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The Revd Pamela Valpy LLoyd

by
23 October 2015

Pioneer in women’s ministry: the Revd Pamela LLoyd

Pioneer in women’s ministry: the Revd Pamela LLoyd

The Dean of Canterbury writes:

THE Revd Pamela LLoyd, who died on 25 September, less than a month short of her 90th birthday, was a pioneer in women’s ministry. Her life and her own ministry paved the way for the acceptance of women’s ministry today.

Speaking in 1978, when the vote for the ordination of women had been lost in the General Synod’s House of Clergy, she said: “I have far greater faith in God than in the clergymen of the Synod. I believe that if God wants women to be priests, God will have them as priests. I do not know how it will happen, but I know it will happen.”

Pamela Bampton was born on 20 October 1925. Her father was a civil engineer, holding the rank of Colonel in the British Army in India, but Pamela was born in London and came back to England for her education, enduring long journeys by boat and often staying with other families in holiday time.

The Second World War was the first of three events that radically altered the course of her life. She found herself in the headquarters of the Special Operations Executive (or SOE) with its highly secret business of dropping agents behind enemy lines.

The second life-changing event came from the fact that Pamela worshipped at Holy Trinity, Brompton, where, at the evening service, she came under the influence of Canon Bryan Green and underwent a powerful conversion experience. She wrote of this experience: “I can feel the power and the strength of the Holy Spirit. I have never been so happy and contented in all my life.”

She informed her parents that she would not be returning to India and she began a journey that was to lead her to being selected for training as a deaconess. She worked as a medical secretary; then with the Oxford Pastorate; and then as assistant to Ronald Hunt, Vicar of Malvern.

Pamela completed her training at Gilmore House, Clapham Common, but at the same time the third life-changing event occurred, which was that she fell in love with Robert LLoyd, assistant curate at Holy Trinity, Clapham, and accepted his proposal of marriage. As she left Gilmore House, she was told that she would never work for the Church of England and must now fulfil her vocation as a wife and mother. Robert was required to compensate the college by paying it a third of a year’s stipend.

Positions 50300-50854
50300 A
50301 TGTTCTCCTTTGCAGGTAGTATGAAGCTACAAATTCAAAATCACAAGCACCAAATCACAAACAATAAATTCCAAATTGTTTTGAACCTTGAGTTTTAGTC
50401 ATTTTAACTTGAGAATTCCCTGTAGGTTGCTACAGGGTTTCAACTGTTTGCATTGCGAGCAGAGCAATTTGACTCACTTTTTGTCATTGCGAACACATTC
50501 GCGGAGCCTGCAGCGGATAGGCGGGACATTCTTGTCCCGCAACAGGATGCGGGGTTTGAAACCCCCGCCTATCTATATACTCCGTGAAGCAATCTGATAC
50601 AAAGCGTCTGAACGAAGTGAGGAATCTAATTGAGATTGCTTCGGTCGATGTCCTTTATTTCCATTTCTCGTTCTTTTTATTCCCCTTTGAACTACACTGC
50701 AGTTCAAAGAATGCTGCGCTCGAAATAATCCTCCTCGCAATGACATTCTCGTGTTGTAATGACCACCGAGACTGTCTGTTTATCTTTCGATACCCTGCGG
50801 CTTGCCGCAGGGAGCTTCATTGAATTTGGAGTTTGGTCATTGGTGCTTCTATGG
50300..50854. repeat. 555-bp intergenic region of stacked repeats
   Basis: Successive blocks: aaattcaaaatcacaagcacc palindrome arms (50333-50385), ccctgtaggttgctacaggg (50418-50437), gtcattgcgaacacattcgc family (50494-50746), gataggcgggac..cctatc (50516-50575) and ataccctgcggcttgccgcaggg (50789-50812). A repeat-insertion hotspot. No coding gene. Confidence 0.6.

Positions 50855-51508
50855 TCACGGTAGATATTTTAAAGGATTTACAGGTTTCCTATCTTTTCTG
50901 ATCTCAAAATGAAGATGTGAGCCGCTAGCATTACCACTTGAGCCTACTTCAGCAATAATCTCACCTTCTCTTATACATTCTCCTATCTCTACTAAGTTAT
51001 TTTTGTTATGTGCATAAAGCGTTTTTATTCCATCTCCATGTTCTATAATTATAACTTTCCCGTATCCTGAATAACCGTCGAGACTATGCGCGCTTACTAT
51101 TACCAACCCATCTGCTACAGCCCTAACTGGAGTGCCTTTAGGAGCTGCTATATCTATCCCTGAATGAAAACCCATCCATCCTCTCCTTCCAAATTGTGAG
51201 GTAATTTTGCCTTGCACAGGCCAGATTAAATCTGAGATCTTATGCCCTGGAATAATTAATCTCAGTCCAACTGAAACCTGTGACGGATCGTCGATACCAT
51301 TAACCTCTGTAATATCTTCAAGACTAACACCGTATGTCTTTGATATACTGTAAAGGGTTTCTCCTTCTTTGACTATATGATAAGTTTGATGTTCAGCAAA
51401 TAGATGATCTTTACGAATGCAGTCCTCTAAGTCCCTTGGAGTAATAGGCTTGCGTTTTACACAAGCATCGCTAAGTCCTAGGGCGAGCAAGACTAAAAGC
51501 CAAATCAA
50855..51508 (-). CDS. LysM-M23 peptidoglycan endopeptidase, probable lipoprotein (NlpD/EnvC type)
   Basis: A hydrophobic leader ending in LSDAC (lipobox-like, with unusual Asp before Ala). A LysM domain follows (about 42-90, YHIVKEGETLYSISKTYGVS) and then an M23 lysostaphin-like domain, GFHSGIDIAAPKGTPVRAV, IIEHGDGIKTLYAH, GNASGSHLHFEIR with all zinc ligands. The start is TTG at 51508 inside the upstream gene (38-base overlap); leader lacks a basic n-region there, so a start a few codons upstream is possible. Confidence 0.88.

Pamela achieved much in her life, but being a wife and a mother was one of those achievements. She produced four sons, two of whom are now priests themselves, supported Robert in his ministry, and created a home, wherever the family went.

Besides bringing up four sons, Pamela began to develop a ministry of her own, outside the structures of the Church. She trained as a counsellor, and for many years worked with the Marriage Guidance Council (now Relate). She developed her skills of listening and her experience of working with broken people from all walks of life.

She came to Canterbury Cathedral to work as the personal assistant to the manager of the Gift Shop. When he retired, the cathedral wanted to develop its merchandising in one direction, and Pamela wanted to go in another. So she moved on, and bought Conquest House in Palace Street, which she ran as a very successful gift shop for years. She gave the profits from the business to the diocese, to be used for the care of clergy.

But the call to ministry never left her. Four times during her life she came into Canterbury Cathedral to be commissioned or ordained by four different Archbishops: Ramsey commissioned her as a parish worker; Coggan licensed her as a deaconess; Runcie ordained her as a deacon; and Carey as a priest. Who knows? If the sands of time had not run out, she might have come back a fifth time.

She was never ambitious for advancement in the Church, but on one occasion temptation got the better of her. She was in the Old Palace, on the eve of her admission to the order of deaconesses. She went up to her room that night and found, somewhat to her surprise, that it was also being used as Donald Coggan’s robing room. Sadly, it was before the days of mobiles phones and selfies, but there was the archiepiscopal mitre, and there was a mirror, and, yes, it did fit.

From 1976 to 1985, she worked at All Saints’, Canterbury. Her Vicar, David Matthiae, said of her: “I would always give her the most challenging families to visit in the parish, and with no hesitation she would whizz off on her bicycle to see them.” She also, at different times, exercised a ministry in some of the local hospitals and at the prison.

Her preaching ministry had begun at the age of 18, and she went on to preach at such places as Downing College, Cambridge, Lincoln Theological College, and Bedgbury Park School, besides being the first woman to preside regularly at the mid-week eucharist in Canterbury Cathedral.

Her early experience of spirituality and one-to-one counselling gave rise to a lifetime of ministry to individuals. She helped to lead pilgrimages, and skilfully led many different prayer and study groups.

From 1995 until almost the end of her life, she was a regular and active member of the congregation of Canterbury Cathedral, and she and Robert engendered much love and affection. After Robert’s death two years ago, Pamela’s health began to fail, but she never lost her interest in all that was going on around her, or her cheerful courage as she became increasingly less mobile. Happily, she lived to see the consecration of women as bishops and retained a lively memory of every step that it had taken to reach that moment right to the end.

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